Residents demand investigation as 7th Surrey earthquake shakes area between oil sites

180705 BGS seismicity

The seventh earthquake in just over three months was recorded in part of Surrey at  midday today.

It was the most powerful earthquake so far, with a magnitude of 3.1, the British Geological Survey (BGS) confirmed.

A residents group has urged the BGS to investigate any possible links with the local oil and gas industry.

Brockham Oil Watch said in a letter to the BGS:

“We think that serious questions should be asked and investigated, especially in connection with the two [oil and gas] sites nearest to the epicentres: Brockham and Horse Hill.”

Their call was supported by the Green Party MEP for the area, Keith Taylor. But UK Oil and Gas, the main investor at Horse Hill, near Gatwick, said there had been no sub-surface work since 2016. The operator of the Brockham site, near Dorking, did not respond to our request for comment.

180705 earthquake map

This morning’s earthquake was felt by people in Newdigate, Dorking, Horley and Charlwood. They reported creaking buildings, shaking ground and moving lights.

The BGS has confirmed that this morning’s quake followed three previous ones recorded since 1 April 2018. They had a magnitude of 2.7, 2.6 and 2.4. There were also three smaller quakes of 1.5-1.8 magnitude in the same area over the same period, it added.

Before the recent seismic activity, Surrey had been earthquake-free for 50 years.

After the previous earthquake on 29 June 2018, the BGS said on its website:

“We are unable to say categorically if these earthquakes are related to hydrocarbon exploration or production in the Weald, mainly because of the uncertainties in our estimates of the earthquake epicentres and depths.”

180705 bgs website

British Geological Survey web page

The BGS said it was well known that hydrocarbon exploration and production could result in man-made or induced earthquakes. They were usually linked to long-term extraction or injection of fluids, such as fracking or waste disposal, it said.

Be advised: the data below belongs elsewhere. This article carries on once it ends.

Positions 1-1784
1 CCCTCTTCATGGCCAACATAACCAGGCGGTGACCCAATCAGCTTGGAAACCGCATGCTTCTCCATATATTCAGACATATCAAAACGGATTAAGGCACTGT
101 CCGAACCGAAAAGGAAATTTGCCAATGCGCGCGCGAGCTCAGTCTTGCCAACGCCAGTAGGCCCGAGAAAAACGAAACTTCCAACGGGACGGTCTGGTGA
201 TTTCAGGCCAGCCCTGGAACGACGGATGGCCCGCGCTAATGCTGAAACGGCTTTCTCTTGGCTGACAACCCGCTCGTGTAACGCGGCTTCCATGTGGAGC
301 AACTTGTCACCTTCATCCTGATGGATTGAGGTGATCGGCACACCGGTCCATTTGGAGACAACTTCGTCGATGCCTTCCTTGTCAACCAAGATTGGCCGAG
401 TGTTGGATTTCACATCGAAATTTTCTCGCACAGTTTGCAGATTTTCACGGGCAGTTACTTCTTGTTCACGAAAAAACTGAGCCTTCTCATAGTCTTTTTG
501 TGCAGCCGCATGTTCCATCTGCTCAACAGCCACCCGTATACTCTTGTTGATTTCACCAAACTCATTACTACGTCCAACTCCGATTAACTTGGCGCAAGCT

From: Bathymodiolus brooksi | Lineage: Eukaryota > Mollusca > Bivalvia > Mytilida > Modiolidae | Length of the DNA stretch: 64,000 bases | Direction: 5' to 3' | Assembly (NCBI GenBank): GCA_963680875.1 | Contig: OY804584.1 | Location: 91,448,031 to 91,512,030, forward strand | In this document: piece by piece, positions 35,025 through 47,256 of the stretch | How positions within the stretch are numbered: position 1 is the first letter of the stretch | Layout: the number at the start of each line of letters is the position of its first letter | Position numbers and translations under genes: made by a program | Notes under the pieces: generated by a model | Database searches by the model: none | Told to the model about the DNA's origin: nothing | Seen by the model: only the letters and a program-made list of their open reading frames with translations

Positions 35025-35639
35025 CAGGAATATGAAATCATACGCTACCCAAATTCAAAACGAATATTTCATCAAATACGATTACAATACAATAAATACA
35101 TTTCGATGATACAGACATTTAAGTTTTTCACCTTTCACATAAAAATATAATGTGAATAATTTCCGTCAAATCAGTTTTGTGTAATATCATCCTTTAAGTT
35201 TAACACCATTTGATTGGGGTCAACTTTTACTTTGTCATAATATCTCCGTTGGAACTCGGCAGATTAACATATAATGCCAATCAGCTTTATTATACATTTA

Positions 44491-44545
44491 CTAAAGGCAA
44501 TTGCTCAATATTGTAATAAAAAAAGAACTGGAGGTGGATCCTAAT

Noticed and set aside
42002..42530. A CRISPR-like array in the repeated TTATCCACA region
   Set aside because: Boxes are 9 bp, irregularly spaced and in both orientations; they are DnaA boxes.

Flow testing is due to begin at Horse Hill. But the BGS said it was unlikely this would result in induced seismicity.

At Brockham, there is an injection well, which is used to dispose of produced water. The Brockham site was closed for much of 2016 and 2017, resuming production in spring 2018.

Data from the Oil and Gas Authority shows that water reinjection at Brockham began for the first time in March 2018.

Brockham Oil Watch said:

“The convergence of the Horse Hill flow test, resumed operations at Brockham and the earthquakes is at the very least puzzling.

“We think that there are too many unknowns and that the link should be thoroughly investigated before the drilling and injection can continue.”

“Well integrity should be tested as well to check if the earthquakes didn’t cause damage that could lead to environmental pollution.

“This is critically important at a time when Surrey is facing a proliferation of applications for hydrocarbon exploration and production, including in some of its most precious areas of outstanding natural beauty.”

Keith Taylor, the Green Party MEP for south east England, said:

“Details may be scant at the moment, but the seismic activity in an area where unconventional fossil fuel drilling and testing is active is clearly extremely concerning. It is also unprecedented in the Weald in the last half a century. The links between earthquakes and the unconventional onshore oil and gas drilling industry are well established.”

“I wholeheartedly support the calls for the British Geological Survey to further investigate this activity and would add that it seems only sensible to put a moratorium on any oil and gas activity in the region until the results of the investigation are clear.”

“The oil gas industry must surely agree that any connection between onshore oil and gas drilling in Surrey and Sussex and the recent spate of earthquakes can only be confirmed or dismissed after it has been independently investigated.”

Stephen Sanderson, executive chairman of UK Oil and Gas, said:

“There has been no subsurface activity at Horse Hill since March 2016.

“We are currently preparing to conduct a flow test using a crane. No flow has yet taken place. “We are not drilling and operations utilise a crane not a drill rig.

“We should stress that the work we are planning has the same seismic impact as any type of construction work requiring the use of such a crane. We would also like to point out that there was no recorded seismicity associated with our 2014 drilling and 2016 flow testing, nor are we aware that any of the other 80 plus wells drilled or flowed in the Weald are associated with any seismicity.

“Furthermore as the BGS have stated, the source of this seismicity is related to a deep seated basement fault at around 5.5 km below surface, 4.5 km deeper than our activities at Horse Hill.”

DrillOrDrop asked Angus Energy for more details on water reinjection at Brockham and its view of any link between local seismic events and oil and gas activity. This post will be updated with any response.